Tribal economic development is a complex issue, but important to the future development of tribal economies. Tribes get a wide variety of projects pitched to them. And not all of them are potentially beneficial.
We, as American Indians, have a great need. It has been here for quite some time and on many levels: economic, educational, health, entertainment and a general better way of life. This great need requires one thing, and that is free broadband access on American Indian lands.
The Confluence Partners, LLC, has strived to inform the public on all aspects of the proposed Grand Canyon Escalade (Escalade) project in order for the people and tribal leaders to make informed decisi
In 2004, largely under the mainstream media radar, the National Labor Relations Board (NLRB or Board) dispossessed Native Americans. But this time, it was not their lands that were being taken away—it was their sovereignty.
Recently, the California Governor, Jerry Brown, authorized the Class III gaming compacts of two landless tribes, the North Fork Rancheria of Mono Indians and Estom Yumeka Maidu (Enterprise Rancheria), who had petitioned the state to operate tribal gaming facilities outside of their traditional re
I remember looking through a book on Massena (Akwesasne Mohawk Territory) history, studying the pictures and seeing my uncle, Noah Cook. It was 1922. Uncle Noah had to have been 18 or so years old at the time.
It was with great interest that I read Harold Monteau’s editorial, “Regarding Gaming Compacts and Their ‘Illusory Exclusivity,’” in
June 25 marked the anniversary of the Battle of Little Bighorn, known by some as Custer’s Last Stand and known by the Sioux Indians as Victory Day.
Who are you going to dance with? This question is easy to answer in high school, but in business, the answer can be surprisingly tricky. As tribes generate more revenue through gaming and economic development, the eager partners are lining up.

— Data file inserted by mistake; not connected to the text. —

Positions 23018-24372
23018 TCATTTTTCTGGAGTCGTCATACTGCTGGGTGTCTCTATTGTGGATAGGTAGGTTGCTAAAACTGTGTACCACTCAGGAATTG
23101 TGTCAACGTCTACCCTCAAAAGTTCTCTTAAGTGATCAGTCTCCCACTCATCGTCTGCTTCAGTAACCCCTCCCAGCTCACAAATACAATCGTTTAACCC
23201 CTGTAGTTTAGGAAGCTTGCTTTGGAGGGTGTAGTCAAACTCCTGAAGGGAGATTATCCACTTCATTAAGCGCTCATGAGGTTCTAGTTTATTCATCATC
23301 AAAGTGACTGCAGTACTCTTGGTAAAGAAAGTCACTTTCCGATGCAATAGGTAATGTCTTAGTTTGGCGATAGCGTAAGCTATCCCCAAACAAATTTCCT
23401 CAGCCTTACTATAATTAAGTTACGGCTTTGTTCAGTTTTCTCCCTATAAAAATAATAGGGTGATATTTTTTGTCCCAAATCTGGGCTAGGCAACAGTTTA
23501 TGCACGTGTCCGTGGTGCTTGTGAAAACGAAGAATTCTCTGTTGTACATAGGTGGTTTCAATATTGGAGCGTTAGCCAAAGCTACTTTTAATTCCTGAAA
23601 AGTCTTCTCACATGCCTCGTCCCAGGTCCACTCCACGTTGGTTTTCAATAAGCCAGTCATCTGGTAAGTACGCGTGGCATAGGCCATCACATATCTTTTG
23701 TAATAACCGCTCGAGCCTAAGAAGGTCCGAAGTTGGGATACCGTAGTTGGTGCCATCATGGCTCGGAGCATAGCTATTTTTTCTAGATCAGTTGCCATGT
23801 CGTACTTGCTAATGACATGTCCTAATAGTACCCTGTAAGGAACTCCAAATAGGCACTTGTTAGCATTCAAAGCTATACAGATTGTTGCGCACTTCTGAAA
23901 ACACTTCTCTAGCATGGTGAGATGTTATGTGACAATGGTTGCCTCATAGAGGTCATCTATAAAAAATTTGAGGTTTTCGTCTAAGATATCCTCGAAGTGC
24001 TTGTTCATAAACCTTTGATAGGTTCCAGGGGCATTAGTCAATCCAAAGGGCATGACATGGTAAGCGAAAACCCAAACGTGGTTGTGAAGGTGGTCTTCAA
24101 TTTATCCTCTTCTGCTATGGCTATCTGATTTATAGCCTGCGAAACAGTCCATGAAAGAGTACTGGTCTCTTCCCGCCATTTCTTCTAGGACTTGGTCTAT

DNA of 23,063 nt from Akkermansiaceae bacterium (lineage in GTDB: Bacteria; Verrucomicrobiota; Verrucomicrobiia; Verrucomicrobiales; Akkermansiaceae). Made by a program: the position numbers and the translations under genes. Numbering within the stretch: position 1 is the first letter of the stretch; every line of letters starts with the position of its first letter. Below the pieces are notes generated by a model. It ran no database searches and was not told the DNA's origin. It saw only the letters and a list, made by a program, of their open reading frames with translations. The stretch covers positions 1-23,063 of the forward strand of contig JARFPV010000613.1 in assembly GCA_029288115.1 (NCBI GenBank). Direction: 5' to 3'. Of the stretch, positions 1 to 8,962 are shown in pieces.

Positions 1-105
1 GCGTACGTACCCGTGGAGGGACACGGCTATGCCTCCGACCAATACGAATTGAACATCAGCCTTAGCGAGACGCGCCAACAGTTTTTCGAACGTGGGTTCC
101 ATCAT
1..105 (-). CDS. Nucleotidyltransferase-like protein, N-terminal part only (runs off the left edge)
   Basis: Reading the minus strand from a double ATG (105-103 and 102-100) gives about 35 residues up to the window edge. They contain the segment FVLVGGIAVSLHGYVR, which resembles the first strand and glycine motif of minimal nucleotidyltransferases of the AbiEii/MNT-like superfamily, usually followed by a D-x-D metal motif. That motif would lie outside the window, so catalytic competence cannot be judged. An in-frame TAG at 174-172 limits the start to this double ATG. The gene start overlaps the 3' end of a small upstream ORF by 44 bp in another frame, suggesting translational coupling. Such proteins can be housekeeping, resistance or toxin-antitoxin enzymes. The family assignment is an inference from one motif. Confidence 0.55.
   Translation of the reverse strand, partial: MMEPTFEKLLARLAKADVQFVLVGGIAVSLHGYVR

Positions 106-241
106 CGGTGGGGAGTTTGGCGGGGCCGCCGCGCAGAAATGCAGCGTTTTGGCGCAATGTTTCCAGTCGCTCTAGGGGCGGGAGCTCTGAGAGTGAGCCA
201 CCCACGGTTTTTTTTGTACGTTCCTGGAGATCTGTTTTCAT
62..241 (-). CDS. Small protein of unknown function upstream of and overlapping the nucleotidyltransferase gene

If I had a nickel for every time someone asked me about receiving money from Indian casinos, I might be relatively rich. No such luck. Non-Native people generally assume Indians are getting rich from tribal casinos, and often engage in intensive question-and-answer sessions when challenged.
This is the final in a three-part series that discusses the ultimate benefits of branding and marketing tribal forest products. Historically, tribal forest products have generally been sold as commodities with little branding to distinguish or differentiate them from non-tribal products.
With federal internet gaming legislation apparently unlikely in the near future, many Indian tribal governments are considering the prospect of conducting intrastate internet gaming.
Stereotypes help market American merchandise for more than a century, and the history of their use and abuse offers a strange and telling story of race relations in this country. Starting with sugar, its long history is interwoven with that of the slave trade.